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Distributed September 28, 2004
Contact Mary Jo Curtis

Poet C.D. Wright named 2004 MacArthur Fellow

C.D. Wright, poet and professor of English at Brown University, has been named a MacArthur Fellow for 2004 by the John D. and Catherine T. MacArthur Foundation. Wright will receive $500,000 in “no strings attached support” during the next five years.

PROVIDENCE, R.I. — Poet C.D. Wright, the Israel J. Kapstein Professor of English at Brown University, has been named a MacArthur Fellow for 2004 by the John D. and Catherine T. MacArthur Foundation. Wright is one of 23 fellows selected this year; each will receive $500,000 in “no strings attached” support during the next five years.


MacArthur Fellow for 2004
C.D. Wright, poet and professor of English, will receive support from the MacArthur Foundation for the next five years. The fellowship, one of 23 given this year, is intended to underscore the importance of the creative individual in society.
Photo: MacArthur Foundation

“My dream has always been to have the ability to do projects with other people,” said Wright of the five-year grant. “I know that’s not the usual condition of the poet, but I like ensembles, and I like public work. This definitely provides that kind of opportunity.”

Wright learned of her selection through a phone call from the Foundation last week. “The call can be life-changing, coming as it does out of the blue and offering highly creative women and men the gift of time and the unfettered opportunity to explore, create and contribute,” said Jonathan F. Fanton, president of the MacArthur Foundation.

The MacArthur Fellows Program underscores the importance of the creative individual in society. Fellows are selected for their originality, creativity and the potential to do more in the future. Recipients may be writers, scientists, artists, social scientists, humanists, teachers, entrepreneurs or those in other fields, with or without institutional affiliations. This year’s group includes a ragtime pianist, a high school debating coach, a farmer and a marine roboticist, as well as Wright and others.

Candidates are nominated, evaluated and selected through a rigorous and confidential process; no one may apply for the awards, nor are any interviews conducted. Although nominees are reviewed for their achievements, the fellowship is not a reward for past accomplishment but rather an investment in a person’s originality, insight and potential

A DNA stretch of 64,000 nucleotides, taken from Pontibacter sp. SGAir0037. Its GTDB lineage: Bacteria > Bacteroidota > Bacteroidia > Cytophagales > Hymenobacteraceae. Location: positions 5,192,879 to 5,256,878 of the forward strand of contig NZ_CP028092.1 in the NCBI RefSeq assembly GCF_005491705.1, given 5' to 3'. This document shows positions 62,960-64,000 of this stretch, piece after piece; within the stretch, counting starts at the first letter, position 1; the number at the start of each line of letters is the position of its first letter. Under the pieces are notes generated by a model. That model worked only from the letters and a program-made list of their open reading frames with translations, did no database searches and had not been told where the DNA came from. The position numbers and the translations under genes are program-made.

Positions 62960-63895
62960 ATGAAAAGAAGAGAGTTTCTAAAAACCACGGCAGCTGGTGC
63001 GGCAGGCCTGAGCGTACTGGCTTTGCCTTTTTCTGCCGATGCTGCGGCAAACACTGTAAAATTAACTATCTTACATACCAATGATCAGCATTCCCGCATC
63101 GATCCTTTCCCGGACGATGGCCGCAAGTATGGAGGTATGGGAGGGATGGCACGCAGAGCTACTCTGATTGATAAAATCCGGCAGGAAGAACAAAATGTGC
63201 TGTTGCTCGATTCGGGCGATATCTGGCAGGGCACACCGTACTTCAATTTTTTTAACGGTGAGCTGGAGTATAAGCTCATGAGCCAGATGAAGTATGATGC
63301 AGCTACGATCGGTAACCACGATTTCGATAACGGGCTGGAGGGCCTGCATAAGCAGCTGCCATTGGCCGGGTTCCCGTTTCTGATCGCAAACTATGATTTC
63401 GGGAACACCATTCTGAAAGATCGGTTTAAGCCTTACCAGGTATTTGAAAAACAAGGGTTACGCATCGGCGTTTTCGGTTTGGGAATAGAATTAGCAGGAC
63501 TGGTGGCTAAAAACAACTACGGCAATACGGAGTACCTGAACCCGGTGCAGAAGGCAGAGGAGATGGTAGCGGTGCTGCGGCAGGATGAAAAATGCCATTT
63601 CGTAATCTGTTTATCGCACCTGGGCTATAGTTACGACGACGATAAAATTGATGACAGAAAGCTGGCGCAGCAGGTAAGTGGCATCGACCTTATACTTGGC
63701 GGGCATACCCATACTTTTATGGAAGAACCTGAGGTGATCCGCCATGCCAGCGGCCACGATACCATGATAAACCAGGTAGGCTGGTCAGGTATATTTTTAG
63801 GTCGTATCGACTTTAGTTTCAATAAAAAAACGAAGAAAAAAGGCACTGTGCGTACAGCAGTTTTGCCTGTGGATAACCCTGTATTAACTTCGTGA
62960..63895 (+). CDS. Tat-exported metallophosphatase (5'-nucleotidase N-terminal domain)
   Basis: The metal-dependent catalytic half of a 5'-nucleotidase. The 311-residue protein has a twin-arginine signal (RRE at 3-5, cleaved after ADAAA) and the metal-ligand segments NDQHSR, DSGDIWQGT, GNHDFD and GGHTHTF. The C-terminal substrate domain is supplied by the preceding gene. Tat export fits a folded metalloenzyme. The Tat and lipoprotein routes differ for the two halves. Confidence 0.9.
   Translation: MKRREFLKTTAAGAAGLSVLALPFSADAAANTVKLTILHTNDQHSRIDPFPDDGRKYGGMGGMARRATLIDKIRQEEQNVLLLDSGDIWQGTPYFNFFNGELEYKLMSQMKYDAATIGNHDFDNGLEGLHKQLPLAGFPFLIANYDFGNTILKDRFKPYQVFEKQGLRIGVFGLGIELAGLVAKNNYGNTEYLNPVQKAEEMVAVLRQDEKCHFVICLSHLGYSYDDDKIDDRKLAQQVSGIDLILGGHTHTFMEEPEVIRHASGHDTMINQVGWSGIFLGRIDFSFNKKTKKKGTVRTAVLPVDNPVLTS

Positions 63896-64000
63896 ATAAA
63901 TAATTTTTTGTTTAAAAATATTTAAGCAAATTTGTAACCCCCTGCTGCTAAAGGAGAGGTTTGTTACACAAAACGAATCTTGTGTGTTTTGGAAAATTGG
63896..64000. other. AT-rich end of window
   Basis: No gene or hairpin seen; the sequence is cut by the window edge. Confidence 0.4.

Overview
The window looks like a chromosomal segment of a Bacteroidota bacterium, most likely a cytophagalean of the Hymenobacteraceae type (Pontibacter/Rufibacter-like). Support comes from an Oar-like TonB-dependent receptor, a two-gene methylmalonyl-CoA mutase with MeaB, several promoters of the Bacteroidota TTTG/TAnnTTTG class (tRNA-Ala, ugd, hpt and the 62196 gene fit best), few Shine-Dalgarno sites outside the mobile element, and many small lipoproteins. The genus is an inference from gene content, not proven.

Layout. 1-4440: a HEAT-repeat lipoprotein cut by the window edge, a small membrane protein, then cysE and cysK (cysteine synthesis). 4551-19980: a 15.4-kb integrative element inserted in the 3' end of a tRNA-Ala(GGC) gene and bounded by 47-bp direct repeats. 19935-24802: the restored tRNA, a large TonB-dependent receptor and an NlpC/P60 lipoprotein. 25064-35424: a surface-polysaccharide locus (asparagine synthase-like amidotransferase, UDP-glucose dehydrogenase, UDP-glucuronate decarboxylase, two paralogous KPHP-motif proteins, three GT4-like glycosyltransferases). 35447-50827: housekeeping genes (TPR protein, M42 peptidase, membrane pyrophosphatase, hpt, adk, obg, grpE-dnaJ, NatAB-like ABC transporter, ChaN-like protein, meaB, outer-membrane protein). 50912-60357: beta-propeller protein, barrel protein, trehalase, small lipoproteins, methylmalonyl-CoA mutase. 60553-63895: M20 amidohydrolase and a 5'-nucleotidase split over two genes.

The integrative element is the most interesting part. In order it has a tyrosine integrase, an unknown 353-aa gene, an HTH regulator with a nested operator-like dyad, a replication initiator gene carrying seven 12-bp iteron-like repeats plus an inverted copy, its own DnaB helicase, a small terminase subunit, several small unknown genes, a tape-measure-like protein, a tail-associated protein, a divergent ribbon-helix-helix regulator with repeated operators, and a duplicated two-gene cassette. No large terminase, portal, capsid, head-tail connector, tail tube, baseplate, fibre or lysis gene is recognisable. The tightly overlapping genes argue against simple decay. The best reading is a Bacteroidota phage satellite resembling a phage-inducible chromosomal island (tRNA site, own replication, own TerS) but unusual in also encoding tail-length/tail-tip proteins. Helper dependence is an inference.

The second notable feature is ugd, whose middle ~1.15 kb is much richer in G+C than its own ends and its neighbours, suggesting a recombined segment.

“It is exciting, especially in these times, to see such a collection of decidedly bold and risk-taking people who are changing our landscape and advancing our possibilities,” said Daniel J. Socolow, director of the MacArthur Fellows Program. “What they share in common is that each is highly focused, tenacious and creative. As in past years, these fellows are not only very good at what they do, their work is also important and distinctively original.”


C.D. Wright

The author of 10 volumes of poetry and an editor for Lost Roads Publishers, C.D. Wright is an accomplished writer. She was born and raised in the Ozark Mountains of Arkansas, the daughter of a judge and a court reporter. She received a B.A. in 1971 from the University of Memphis and an M.F.A. in 1976 from the University of Arkansas. She was a lecturer in poetry at San Francisco State University from 1979 to 1981 and joined the Brown faculty in 1983. She has held visiting faculty positions at the Burren School of Art in Ireland (1996), the University of Iowa (1997) and the University of Cincinnati (2004). Her many published works include One Big Self (2003), Steal Away (2001), Deepstep Come Shining (1998) and Tremble (1996), among others, and her poems have appeared in numerous anthologies. Her latest poetry book, Cooling Time: An American Poetry Vigil, is due to be published in spring 2005 by Copper Canyon Press.